OlympicTalk is on Apple News. Favorite us!

MORE: Olympic champions, world-record holder to miss USATF Outdoor Champs

Tokyo Paralympic triathlon test event cancels swim due to water bacteria

AP
Leave a comment

TOKYO (AP) — High levels of bacteria forced the swimming portion of a triathlon test event for the Tokyo Paralympics to be canceled Saturday.

It’s the second setback in the triathlon for organizers of next year’s Olympics and Paralympics. An Olympic triathlon running event was shortened from 10km to 5km on Thursday because of what the International Triathlon Union (ITU) called “extreme levels” of heat.

Tokyo’s hot and humid summers are a major worry for Olympic organizers. The water issues are a reminder of the Rio Games, when high bacteria and virus levels were found in waters for sailing, rowing and open-water swimming.

In a statement, the ITU said E-coli levels were “more than two times over the ITU limits.” It said the water was at Level 4, the highest risk level.

E-coli bacteria, which normally live in the intestines of animals and people, can produce intestinal pain, diarrhea and a fever.

The venue in Tokyo Bay, called Odaiba, has been a concern for organizers, who have experimented with different measures to clean the water in the area, located in an urban part of central Tokyo.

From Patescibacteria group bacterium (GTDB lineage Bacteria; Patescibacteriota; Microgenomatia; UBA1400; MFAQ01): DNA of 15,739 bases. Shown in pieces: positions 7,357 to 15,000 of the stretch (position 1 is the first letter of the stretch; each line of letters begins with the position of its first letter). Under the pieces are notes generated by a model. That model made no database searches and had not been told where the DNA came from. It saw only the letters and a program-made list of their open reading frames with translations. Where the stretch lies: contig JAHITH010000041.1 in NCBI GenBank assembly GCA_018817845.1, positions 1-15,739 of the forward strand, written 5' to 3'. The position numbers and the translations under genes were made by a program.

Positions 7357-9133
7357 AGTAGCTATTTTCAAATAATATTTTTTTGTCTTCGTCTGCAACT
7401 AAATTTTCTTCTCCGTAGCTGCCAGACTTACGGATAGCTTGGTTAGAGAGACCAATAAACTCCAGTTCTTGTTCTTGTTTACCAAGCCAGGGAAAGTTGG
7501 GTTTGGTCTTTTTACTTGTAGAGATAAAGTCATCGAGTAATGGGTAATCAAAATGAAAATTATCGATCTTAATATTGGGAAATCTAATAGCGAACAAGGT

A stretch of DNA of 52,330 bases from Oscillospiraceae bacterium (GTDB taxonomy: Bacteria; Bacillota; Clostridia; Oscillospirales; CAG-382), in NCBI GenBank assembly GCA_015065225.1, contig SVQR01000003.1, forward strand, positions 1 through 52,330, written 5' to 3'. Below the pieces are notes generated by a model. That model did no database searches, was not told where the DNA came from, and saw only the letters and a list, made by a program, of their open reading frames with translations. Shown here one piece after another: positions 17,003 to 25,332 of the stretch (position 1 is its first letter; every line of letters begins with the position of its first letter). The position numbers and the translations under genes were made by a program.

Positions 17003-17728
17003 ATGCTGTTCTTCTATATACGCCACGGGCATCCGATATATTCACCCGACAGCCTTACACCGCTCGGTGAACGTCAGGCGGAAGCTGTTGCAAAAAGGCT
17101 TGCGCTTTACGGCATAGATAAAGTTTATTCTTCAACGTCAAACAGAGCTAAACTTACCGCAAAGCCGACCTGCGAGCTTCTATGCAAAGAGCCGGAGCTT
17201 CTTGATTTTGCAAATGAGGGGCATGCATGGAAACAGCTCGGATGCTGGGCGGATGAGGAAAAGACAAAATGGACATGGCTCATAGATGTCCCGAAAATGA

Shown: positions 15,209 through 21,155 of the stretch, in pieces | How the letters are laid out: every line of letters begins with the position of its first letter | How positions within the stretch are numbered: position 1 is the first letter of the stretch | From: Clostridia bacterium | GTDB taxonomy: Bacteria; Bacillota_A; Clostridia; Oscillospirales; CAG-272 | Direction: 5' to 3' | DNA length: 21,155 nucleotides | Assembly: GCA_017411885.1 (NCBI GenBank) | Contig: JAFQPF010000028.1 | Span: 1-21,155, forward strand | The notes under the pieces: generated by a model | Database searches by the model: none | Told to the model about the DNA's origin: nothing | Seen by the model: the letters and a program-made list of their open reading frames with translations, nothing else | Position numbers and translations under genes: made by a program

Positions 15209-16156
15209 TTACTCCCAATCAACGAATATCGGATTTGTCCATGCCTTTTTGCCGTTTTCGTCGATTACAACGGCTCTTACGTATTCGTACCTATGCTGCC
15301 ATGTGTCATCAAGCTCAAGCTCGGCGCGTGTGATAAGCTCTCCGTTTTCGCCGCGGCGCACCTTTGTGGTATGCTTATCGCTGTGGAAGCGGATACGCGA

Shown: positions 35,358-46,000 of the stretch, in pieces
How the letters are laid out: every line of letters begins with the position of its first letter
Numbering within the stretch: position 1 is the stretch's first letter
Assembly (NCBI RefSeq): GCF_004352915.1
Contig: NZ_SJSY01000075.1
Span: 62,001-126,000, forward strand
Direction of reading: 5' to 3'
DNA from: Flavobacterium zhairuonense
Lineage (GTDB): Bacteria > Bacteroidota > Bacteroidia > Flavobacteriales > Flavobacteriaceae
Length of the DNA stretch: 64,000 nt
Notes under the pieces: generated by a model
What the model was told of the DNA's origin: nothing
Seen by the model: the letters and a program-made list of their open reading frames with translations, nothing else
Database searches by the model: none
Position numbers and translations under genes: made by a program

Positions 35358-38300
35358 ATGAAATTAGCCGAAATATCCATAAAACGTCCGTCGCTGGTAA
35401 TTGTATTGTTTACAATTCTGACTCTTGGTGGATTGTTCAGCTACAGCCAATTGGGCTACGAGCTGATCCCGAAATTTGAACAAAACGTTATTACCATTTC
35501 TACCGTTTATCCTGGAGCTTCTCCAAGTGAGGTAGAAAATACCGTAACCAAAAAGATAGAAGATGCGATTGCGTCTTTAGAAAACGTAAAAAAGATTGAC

The ITU is scheduled to hold it final test event on Sunday “depending on the latest water quality tests”, it said in a statement.

A few days ago the ITU described water quality conditions at the venue as “very good.” However, swimmers at a recent distance swimming event at the same venue complained of foul-smelling water.

The water temperature at the venue on Saturday was 84 degrees Fahrenheit, with the air temperature hovering above 90.

Tokyo spokesman Masa Takaya said “we are set to conduct a comprehensive review with the international federation.”

He said a triple-layer underwater screen will be installed for next year’s Olympics, replacing a single-layer.

“Based on the results of multiple research in the past, we believe that the multiple layer screen will assure the successful delivery of the competitions,” he said.

Filthy water plagued the Rio Olympics. The South American city lacks a functioning sanitation system for much of its population. Open water there tested high for bacteria and viruses, which confronted athletes in rowing, sailing and triathlon.

OlympicTalk is on Apple News. Favorite us!

MORE: Double DQ caps bizarre Tokyo Olympic triathlon test event